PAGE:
https://doi.org/10.7554/eLife.02963.019

Article and author information

Author details

  1. Johanna Liinamaria Syrjänen

    Department of Biochemistry, University of Cambridge, Cambridge, United Kingdom
    Contribution
    JLS, Performed biochemical and biophysical experiments, Analysis and interpretation of data
    Competing interests
    The authors declare that no competing interests exist.
  2. Luca Pellegrini

    Department of Biochemistry, University of Cambridge, Cambridge, United Kingdom
    Contribution
    LP, Conception and design, Analysis and interpretation of data, Drafting or revising the article
    For correspondence
    lp212@cam.ac.uk
    Competing interests
    The authors declare that no competing interests exist.
  3. Owen Richard Davies

    Department of Biochemistry, University of Cambridge, Cambridge, United Kingdom
    Present address
    Institute for Cell and Molecular Biosciences, Newcastle University, Newcastle upon Tyne, United Kingdom
    Contribution
    ORD, Performed biochemical and biophysical experiments, Determined the X-ray crystal structure of SYCP3, Conception and design, Analysis and interpretation of data, Drafting or revising the article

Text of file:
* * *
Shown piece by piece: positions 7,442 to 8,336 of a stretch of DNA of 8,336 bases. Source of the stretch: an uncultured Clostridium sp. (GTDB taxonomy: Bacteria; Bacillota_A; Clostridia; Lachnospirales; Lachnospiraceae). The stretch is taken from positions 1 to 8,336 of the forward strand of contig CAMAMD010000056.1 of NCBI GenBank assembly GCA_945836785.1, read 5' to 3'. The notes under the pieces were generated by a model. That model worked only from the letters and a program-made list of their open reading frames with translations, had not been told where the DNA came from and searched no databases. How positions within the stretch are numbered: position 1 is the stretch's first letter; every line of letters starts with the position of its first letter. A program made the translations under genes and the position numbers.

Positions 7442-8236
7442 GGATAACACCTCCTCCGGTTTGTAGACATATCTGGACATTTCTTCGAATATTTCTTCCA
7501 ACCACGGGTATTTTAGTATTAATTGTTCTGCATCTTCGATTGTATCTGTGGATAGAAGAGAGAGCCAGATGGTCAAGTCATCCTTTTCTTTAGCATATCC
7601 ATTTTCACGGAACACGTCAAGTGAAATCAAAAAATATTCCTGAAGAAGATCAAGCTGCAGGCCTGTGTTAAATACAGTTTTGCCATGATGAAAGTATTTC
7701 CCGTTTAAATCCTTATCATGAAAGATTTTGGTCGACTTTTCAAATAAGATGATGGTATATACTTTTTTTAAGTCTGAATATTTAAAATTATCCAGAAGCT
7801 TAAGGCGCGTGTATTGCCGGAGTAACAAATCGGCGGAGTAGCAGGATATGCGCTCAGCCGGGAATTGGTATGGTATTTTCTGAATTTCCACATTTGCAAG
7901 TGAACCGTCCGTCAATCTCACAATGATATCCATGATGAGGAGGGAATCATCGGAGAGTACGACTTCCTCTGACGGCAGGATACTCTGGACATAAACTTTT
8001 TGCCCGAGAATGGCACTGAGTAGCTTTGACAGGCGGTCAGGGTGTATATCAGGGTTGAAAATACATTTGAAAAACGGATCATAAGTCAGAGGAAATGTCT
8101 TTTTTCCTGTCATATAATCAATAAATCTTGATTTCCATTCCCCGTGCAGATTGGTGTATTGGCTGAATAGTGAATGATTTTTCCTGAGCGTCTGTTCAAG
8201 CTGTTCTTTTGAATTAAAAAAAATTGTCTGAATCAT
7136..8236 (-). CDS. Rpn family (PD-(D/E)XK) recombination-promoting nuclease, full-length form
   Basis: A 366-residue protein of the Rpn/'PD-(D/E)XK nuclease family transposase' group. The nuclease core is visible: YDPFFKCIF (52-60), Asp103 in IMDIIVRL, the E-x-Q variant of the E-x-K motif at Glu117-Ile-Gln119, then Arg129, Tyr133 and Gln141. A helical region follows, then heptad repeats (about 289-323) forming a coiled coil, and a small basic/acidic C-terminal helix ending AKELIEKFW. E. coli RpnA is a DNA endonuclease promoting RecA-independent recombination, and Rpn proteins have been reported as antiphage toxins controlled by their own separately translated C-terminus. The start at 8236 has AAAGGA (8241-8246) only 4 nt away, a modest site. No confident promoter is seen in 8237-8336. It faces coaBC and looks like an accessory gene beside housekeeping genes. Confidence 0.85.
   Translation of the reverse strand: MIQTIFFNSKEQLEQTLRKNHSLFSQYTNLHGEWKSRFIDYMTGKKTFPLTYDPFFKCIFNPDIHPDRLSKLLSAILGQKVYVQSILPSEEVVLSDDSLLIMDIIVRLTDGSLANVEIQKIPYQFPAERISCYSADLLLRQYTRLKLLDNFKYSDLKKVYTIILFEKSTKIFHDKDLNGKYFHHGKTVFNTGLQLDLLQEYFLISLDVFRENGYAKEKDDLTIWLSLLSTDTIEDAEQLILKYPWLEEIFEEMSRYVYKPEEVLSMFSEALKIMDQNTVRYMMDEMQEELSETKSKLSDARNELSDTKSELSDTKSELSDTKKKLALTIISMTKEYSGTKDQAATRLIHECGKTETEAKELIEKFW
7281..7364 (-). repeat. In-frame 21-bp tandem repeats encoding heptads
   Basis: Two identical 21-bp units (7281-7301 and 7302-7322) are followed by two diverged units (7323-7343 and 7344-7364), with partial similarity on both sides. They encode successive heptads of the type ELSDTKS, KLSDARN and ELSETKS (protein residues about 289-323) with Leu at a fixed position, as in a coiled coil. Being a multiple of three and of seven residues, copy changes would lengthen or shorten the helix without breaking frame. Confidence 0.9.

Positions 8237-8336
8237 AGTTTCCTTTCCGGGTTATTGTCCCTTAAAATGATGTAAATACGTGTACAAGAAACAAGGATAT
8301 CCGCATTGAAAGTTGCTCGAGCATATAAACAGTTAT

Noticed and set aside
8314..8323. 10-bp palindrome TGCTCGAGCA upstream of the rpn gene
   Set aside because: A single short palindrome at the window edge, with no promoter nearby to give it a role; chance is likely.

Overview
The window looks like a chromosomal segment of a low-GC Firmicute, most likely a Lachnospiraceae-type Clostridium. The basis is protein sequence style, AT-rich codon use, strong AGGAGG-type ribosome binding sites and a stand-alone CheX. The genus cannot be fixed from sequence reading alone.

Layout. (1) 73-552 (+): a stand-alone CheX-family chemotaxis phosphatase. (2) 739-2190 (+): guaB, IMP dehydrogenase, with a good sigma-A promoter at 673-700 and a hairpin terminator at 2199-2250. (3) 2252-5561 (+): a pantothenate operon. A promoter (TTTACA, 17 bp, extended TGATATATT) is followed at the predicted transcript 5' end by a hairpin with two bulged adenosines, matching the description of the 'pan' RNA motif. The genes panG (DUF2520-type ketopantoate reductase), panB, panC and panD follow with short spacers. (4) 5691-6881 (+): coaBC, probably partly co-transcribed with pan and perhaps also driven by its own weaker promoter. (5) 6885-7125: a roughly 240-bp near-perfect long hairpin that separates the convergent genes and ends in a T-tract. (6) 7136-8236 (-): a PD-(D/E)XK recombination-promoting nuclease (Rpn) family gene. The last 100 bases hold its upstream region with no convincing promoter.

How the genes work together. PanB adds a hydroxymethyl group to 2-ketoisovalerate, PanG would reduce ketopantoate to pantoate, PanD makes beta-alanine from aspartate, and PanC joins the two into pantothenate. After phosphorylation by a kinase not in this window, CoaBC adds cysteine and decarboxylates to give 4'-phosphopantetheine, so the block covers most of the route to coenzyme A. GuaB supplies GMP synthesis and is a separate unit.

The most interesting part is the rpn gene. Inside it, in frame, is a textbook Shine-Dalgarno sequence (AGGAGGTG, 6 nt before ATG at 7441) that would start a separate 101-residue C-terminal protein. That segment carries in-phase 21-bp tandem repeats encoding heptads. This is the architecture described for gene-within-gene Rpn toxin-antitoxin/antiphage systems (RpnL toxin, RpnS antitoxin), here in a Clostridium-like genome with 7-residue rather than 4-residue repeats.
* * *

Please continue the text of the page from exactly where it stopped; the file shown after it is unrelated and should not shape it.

For correspondence
    owen.davies@newcastle.ac.uk
    Competing interests
    The authors declare that no competing interests exist.
    ORCID icon "This ORCID iD identifies the author of this article:" 0000-0002-3806-5403

Funding

Wellcome Trust (084279/Z/07/Z)

  • Luca Pellegrini

Biotechnology and Biological Sciences Research Council

  • Johanna Liinamaria Syrjänen

Isaac Newton Trust (10.26(h))

  • Luca Pellegrini
  • Owen Richard Davies

The funders had no role in study design, data collection and interpretation, or the decision to submit the work for publication.

Acknowledgements

We are most grateful for the work of Joshua Freedman in the early stages of this project. We would also like to thank Neil Rzechorzek and Andy Thompson for assistance in X-ray data collection, and Joseph Maman for assistance in CD, SEC-MALS and fluorescence anisotropy.

Reviewing Editor

  1. Leemor Joshua-Tor, Cold Spring Harbor Laboratory, United States

Publication history

  1. Received: March 31, 2014
  2. Accepted: June 18, 2014
  3. Accepted Manuscript published: June 20, 2014 (version 1)
  4. Version of Record published: July 22, 2014 (version 2)

Copyright

© 2014, Syrjänen et al.

This article is distributed under the terms of the Creative Commons Attribution License, which permits unrestricted use and redistribution provided that the original author and source are credited.